Since being back from Blissdom, I’ve had the opportunity (thanks to the” Blissdom Plague” I brought home as a lovely souvenir) to look back on an amazing experience.
When I arrived at Nashville’s Gaylord Opryland, I knew that this conference was going to be SO different.
I was essentially on my own.
Last year, I came with my security blanket. I had some of my closest friends with me to help guide me through the hotel, the conferences and just keep me from feeling alone (and feeling like the odd duck out).
This year was completely different, and essentially a whole new conference for me.
Sure, I knew the hotel, but the conference sessions and people were (almost) new to me. There were some old faces from the year prior which I was SO happy to see, but then there were some new faces that I was happy to embrace.
I was even there as a brand representative to Kleenex, and their “Softness Worth Sharing” campaign.
In each Blissdom welcome bag, there were boxes of Kleenex that had the name of another attendee printed on them. We were then to take the name, find the person through Twitter and connect. It was the most wonderful experience- that I’ll be sure to blog about more later. But for now, if you want to share some softness with someone in your life, head to this website to sign up. It’s free, will make you smile, and is still available.
But all friends and sponsors aside, the content of the sessions at Blissdom 2011 was full of wisdom, courage and even heart. I was pleasantly surprised that they left me wanting more.
Some of the key points that I picked up and brought home with me are:
- You own your blog. Your blog does NOT own you.
- Be present in your own life. Live outside your blog, and draw inspiration from your (very) real life.
- Finding balance is essential to successful blogging.
- You don’t have to be defined as a “mommy blogger”, but it’s okay if you do, and identify with that label.
- You don’t have to take EVERY review that comes into your in-box. And do us all a favor, delete those “Dear Blogger: Please tell your readers about us and our product FOR FREE.” they help no one. Your blog is ad space, even when you’re reviewing an item. You need to keep in mind that unless you delete the post, it’s a PERMANENT ad. Think about this, and charge accordingly.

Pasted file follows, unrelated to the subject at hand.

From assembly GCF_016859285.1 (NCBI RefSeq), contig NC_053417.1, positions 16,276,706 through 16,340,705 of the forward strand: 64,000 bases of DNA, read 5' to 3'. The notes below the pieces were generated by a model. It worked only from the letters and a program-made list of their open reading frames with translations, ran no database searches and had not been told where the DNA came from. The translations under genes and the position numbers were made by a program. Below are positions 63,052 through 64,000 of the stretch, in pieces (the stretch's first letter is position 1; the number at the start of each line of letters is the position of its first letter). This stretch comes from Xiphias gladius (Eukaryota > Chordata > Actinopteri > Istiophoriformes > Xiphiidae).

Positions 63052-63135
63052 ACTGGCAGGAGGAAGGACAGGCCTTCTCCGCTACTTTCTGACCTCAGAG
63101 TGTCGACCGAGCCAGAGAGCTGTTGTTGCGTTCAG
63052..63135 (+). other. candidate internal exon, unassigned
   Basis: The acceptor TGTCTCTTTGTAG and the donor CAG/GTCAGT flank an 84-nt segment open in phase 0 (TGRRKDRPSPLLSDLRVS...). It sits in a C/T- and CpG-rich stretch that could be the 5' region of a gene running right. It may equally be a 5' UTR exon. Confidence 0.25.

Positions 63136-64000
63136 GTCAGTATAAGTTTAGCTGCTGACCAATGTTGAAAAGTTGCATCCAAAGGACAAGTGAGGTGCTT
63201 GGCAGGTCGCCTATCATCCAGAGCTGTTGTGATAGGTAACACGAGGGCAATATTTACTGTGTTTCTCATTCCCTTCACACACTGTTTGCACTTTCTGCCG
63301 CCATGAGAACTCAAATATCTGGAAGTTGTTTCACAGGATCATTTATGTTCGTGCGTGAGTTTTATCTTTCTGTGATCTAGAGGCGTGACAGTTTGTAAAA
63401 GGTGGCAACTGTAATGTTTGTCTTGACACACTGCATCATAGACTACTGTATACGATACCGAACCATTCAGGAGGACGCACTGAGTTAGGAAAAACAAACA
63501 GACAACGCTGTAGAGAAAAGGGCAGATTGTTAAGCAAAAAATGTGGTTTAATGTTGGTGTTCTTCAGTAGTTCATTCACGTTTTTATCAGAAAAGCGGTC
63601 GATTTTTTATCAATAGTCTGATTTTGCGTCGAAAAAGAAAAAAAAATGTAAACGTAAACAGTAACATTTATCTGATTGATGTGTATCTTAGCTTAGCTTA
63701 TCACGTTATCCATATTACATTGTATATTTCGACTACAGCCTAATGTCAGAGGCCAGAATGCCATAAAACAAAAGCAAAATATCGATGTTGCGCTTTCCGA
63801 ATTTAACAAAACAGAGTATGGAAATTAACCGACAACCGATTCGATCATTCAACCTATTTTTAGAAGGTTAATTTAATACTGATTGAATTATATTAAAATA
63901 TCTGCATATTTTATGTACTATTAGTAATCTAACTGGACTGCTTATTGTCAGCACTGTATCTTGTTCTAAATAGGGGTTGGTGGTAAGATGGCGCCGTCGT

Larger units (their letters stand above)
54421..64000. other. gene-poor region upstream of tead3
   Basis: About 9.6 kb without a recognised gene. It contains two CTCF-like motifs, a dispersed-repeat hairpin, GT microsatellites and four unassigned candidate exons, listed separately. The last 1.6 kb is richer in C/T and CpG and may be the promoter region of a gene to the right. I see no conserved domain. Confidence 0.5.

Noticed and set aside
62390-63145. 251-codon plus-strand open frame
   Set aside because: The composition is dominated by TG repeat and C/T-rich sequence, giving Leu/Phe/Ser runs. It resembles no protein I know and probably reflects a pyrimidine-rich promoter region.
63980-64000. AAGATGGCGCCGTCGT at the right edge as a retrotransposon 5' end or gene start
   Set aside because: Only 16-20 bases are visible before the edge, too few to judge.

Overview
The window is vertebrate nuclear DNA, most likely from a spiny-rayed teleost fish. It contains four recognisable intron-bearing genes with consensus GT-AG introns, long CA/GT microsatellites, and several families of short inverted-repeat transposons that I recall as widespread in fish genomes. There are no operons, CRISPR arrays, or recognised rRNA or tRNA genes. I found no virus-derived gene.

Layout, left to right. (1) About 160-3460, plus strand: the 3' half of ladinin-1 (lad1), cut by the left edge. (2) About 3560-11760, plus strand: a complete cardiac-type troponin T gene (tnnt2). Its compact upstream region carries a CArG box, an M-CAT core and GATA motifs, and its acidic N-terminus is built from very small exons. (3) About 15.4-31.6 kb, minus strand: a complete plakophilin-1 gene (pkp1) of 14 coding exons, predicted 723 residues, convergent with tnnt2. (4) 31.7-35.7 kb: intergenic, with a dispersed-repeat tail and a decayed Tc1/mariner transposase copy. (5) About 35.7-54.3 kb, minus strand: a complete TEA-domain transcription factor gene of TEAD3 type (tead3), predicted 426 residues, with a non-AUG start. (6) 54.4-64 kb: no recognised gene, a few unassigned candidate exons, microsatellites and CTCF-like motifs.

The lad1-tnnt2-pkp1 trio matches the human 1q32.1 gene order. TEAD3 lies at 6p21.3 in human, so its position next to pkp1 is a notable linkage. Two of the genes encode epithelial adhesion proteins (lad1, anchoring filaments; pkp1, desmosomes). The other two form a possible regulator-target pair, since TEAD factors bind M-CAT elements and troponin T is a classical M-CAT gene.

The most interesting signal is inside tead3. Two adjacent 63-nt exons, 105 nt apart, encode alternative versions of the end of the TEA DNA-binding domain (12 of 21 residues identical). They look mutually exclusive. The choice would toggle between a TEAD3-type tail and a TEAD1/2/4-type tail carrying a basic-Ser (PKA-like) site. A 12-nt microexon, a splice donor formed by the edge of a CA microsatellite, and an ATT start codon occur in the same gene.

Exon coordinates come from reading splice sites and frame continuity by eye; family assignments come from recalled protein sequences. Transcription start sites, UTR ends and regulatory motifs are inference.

- It’s okay to ask for payment for posting.
- You chose who you make a commitment to. It’s okay to let some things go.
- If you’re not having fun, neither are your readers.
- It’s okay to interact with just your community. Don’t feel like you have to extend yourself to everyone.
- If your stats rule you, DELETE them. If companies want to work with you, they will. If PR folks really want your stats, there are several tools on the internet that they can use to find them out. It’s their job to find things out about you. Don’t do their job for them. You’re not getting paid for it.
- Put a note in your sidebar if you’re over whelmed. Let your readers know that you appreciate them, but also let them know that you don’t have the time to respond to everyone.
And the #1 thing I took away from Blissdom 2011:
YOU ARE NOT RESPONSIBLE FOR HOW OTHERS FEEL ABOUT YOUR BLOG.
In the past, I’ve been worried about how a blog posting might (and did) make someone feel. But as Cecily so kindly put it, “we all need to make our own choices”. I shouldn’t have to censor myself because it might hurt someone. I blog to figure out what I’m thinking. It’s my space, and if someone doesn’t like it, they can leave. Simple as that!
But to give you a REALLY good idea of what the conference was about- check out the opening video we were blessed with:
*Dear FTC: I went to Blissdom on behalf of Kleenex (as in: on their dime). Doesn’t influence my opinion in any way, shape or form. We use ’em already. We’ve loved them a long time. Waaay longer than me ever being on their radar.